June 04, 2007

Jailing the Mentally Ill; It Harms Them, Harms Other Inmates, and is Very Costly

People with severe psychiatric illnesses such as schizophrenia and bipolar disorder are being locked up in 8-by-12 foot cells in a Rockingham County (U.S. state of New Hampshire) jail for sometimes minor acts resulting from their illnesses.

According to the Eagle Tribune, many inmates being held at the county jail - approximately 15% and growing - have these severe illnesses affecting their actions.

Echoing a theme becoming all too familiar across the United States, jail Superintendent Al Wright says that he sometimes feels like he's running a psychiatric ward with the jail being the largest provider of psychiatric health services in Rockingham county. This results in stress for the 83 corrections officers, the other inmates and worst of all - for those already suffering from these severe psychiatric disorders and therefore already vulnerable to the effects of stress.

To make matters worse, after 30 days in jail, inmates dependent on Social Security income lose their benefits, which can take an extended period of time to get reinstated. Released from Rockingham County Jail, they have nowhere to go, end up on the street, commit some other minor crime because of hunger, such as stealing food, or tresspassing because of homelessness, and wind up right back in jail.

Explaining how all these people come to be in the county jails instead of a hospital suitable to caring for them, the article says:

Many mentally ill people arrested on trespassing, alcohol or petty theft charges are brought by police to Brentwood because they can't make bail, according to Helen Watkins, the jail's mental health counselor.

Often they arrive for minor crimes, ineligible for personal recognizance bail because they have no job, family ties or place to live.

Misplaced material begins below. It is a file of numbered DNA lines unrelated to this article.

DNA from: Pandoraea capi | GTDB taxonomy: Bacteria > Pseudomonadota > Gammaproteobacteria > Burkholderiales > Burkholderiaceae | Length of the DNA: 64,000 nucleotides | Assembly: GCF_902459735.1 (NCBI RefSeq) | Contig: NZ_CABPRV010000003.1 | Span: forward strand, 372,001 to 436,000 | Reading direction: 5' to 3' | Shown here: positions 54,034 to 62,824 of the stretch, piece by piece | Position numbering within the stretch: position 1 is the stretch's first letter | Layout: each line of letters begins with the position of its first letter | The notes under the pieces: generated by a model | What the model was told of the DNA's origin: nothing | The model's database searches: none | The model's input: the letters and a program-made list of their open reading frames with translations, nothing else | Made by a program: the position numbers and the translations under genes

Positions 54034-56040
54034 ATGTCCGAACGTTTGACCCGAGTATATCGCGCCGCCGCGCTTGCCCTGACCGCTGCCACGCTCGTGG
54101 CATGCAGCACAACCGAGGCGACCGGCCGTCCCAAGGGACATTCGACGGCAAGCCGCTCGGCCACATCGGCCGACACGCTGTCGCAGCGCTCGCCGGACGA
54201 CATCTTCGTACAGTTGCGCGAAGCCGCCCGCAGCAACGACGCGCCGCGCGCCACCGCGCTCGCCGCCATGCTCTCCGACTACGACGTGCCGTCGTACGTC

Also, there is a shortage of psychiatric beds at the state hospital - down from 3,000 beds in the 1960s to 300 today. This leaves police little choice but to transport mentally ill suspects to jail.

Ken Braiterman, a coordinator with the National Alliance for the Mentally Ill (NAMI) in New Hampshire says:

Treatment has never been better for mental illness, but it has never been harder for those in need to get it, he said. Funding shortages leave community mental health centers understaffed with underpaid workers who are buried beneath heavy caseloads.

Jail is the worst place for the seriously mentally ill. They are isolated, ostracized and vulnerable.

Watkins and Wright are working to change this, meeting with community mental health and other agencies, as well as police and judicial officials. They are seeking prevention programs, more psychiatric beds and alternatives to jail for the severely mentally ill.

Watkins, advocating prevention, explained that it is less expensive than incarceration, both in human and economic costs. She says, "Getting them help, getting them stabilized can head off reincarceration."

Read the story: Locking up mentally ill taxes county jail

Related Reading:
Some Counties Try Mental Health Courts
Prisons - The New Asylums (News Report)
New Book: Crazy: A Father's Search Through America's Mental Health Madness
Some Cities are Tackling Homelessness; Providing Services for People with Schizophrenia


Whether it's a minor offense, or a major offense, the severally mentally ill should not be sent to prison...period.

And in the meantime, until things change, the severally mentally ill already in prison need much much better treatment and housing.

Posted by: Nell at November 30, 2007 11:51 PM

As a person with severe schitzoaffective disorder the rarest mental illness also the worst I know that people who want to throw us in prison need to walk a day in our shoes then they would understand what it is like to be like us and they would put their own shoes on by noon.

Posted by: shannon g curtis at January 10, 2008 06:40 AM

Too many mentally ill folks have being arrested for minor causes. In fact they should be absolved for most of them due to their illness. A nice alternative is to enforce then in state facilities which should be more like a drug addiction treatment center than a jail.

Posted by: Radu at April 10, 2008 06:32 AM

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